Two prominent members of the Entomological Society of America were posthumously selected as winners of the Golden Goose Award, which honors scientists whose federally funded work may have been considered silly, odd, or obscure when first conducted but has resulted in significant benefits to society. Dr. Edward F. Knipling and Dr. Raymond C. Bushland are being cited for research that led to the “sterile insect technique,” in which lab-raised and sterilized male insects are used to overwhelm and eventually eradicate native pest populations. The technique has been heralded as “the only truly original innovation in insect control in [the 20th] century,” and continues to inform ongoing fights against other agricultural pests and insects carrying infectious pathogens, including the tsetse fly and the Aedes aegypti mosquito — the primary culprit in transmission of the Zika virus.
Dr. Bushland was an ESA Honorary Member and President of ESA’s Southwestern Branch. Dr. Knipling was an ESA Fellow and an Honorary Member. Both scientists were selected to deliver the Founders’ Memorial Presentation at ESA annual meetings, and Dr. Knipling is the subject of the 2016 Founders’ Memorial Presentation.
The two researchers will be posthumously honored later this year for their study of the “sex life of the screwworm fly.” The U.S. Department of Agriculture-funded work led to a novel pest control technique and the eradication of the screwworm (Cochliomyia hominivorax) in North and Central America, saving ranchers in the South and consumers billions of dollars over the past 50-plus years.
Though most Americans today are not familiar with the screwworm fly, prior to the 1960s, ranchers in the southern U.S. were locked in a constant struggle against the deadly insect. Female screwworms lay their eggs in the wounds of cattle, livestock, and even humans. The eggs hatch into maggots that feed on wounded flesh. The maggots can kill a full-size cow in less than two weeks. The pests cost ranchers hundreds of millions of dollars each year in lost livestock and pest management prior to Knipling and Bushland’s innovative sterile insect technique.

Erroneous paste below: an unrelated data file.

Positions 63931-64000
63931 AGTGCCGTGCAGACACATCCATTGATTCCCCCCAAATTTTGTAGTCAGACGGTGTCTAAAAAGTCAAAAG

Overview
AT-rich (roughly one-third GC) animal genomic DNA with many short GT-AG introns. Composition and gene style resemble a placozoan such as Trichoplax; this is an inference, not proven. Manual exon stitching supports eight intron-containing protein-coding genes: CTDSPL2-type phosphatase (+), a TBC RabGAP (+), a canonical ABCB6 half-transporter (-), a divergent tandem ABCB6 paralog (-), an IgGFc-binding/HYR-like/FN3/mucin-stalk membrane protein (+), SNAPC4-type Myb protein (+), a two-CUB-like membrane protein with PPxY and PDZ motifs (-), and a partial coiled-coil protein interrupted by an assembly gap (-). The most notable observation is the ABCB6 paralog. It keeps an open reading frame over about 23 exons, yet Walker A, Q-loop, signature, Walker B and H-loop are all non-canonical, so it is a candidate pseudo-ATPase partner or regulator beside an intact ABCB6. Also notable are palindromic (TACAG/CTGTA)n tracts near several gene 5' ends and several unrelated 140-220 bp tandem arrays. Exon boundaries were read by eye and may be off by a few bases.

Working at field stations in Texas and Florida in the early 1930s-1950s, Knipling, Bushland, and their colleagues did much of their research on a shoestring budget and in the face of ridicule. When they shared their idea to use sterilized males to overwhelm wild screwworm flies and cause the population to collapse through natural mating behavior, their approach was met with skepticism from peers who said “you just can’t castrate enough flies.” Inspired by the work of Nobel Laureate geneticist Hermann J. Muller, the two demonstrated that they could inflict mass sterilization of insects through irradiation — a feat widely lauded as one of the most important developments in pest control and one of the first peaceful uses of nuclear radiation. In 1953, after an unexpected request from a Dutch official on the island of Curacao, the researchers completed the first, full-scale field test of the technique on the island. After just three months, not a single sterile egg could be found on the island. The much maligned technique worked even better than predicted.
The USDA, with support from state governments and local communities, launched a larger scale effort to eradicate the screwworm fly throughout the southern U.S. By 1982, the screwworm fly had been eradicated across the United States. Since then, the USDA has partnered with countries throughout Central America to wipe out the flies to Panama, where today it maintains a border zone to prevent re-infestation from South America. The eradication effort has cumulatively saved U.S. meat and dairy suppliers billions of dollars over the past 50-plus years, thanks to a modest investment of $250,000 in basic research on screwworm flies.
Knipling and Bushland were honored with the 1992 World Food Prize for their groundbreaking work — just one of many accolades the two have received in recognition of their contributions to pest control and the eradication of screwworm fly in North and Central America. The work has given U.S. consumers an estimated 5 percent reduction in the price of supermarket beef. In the developing world, the pest control technique is a crucial component of food security and public health. The international screwworm eradication program is now cited as a textbook example of basic science producing enormous returns.
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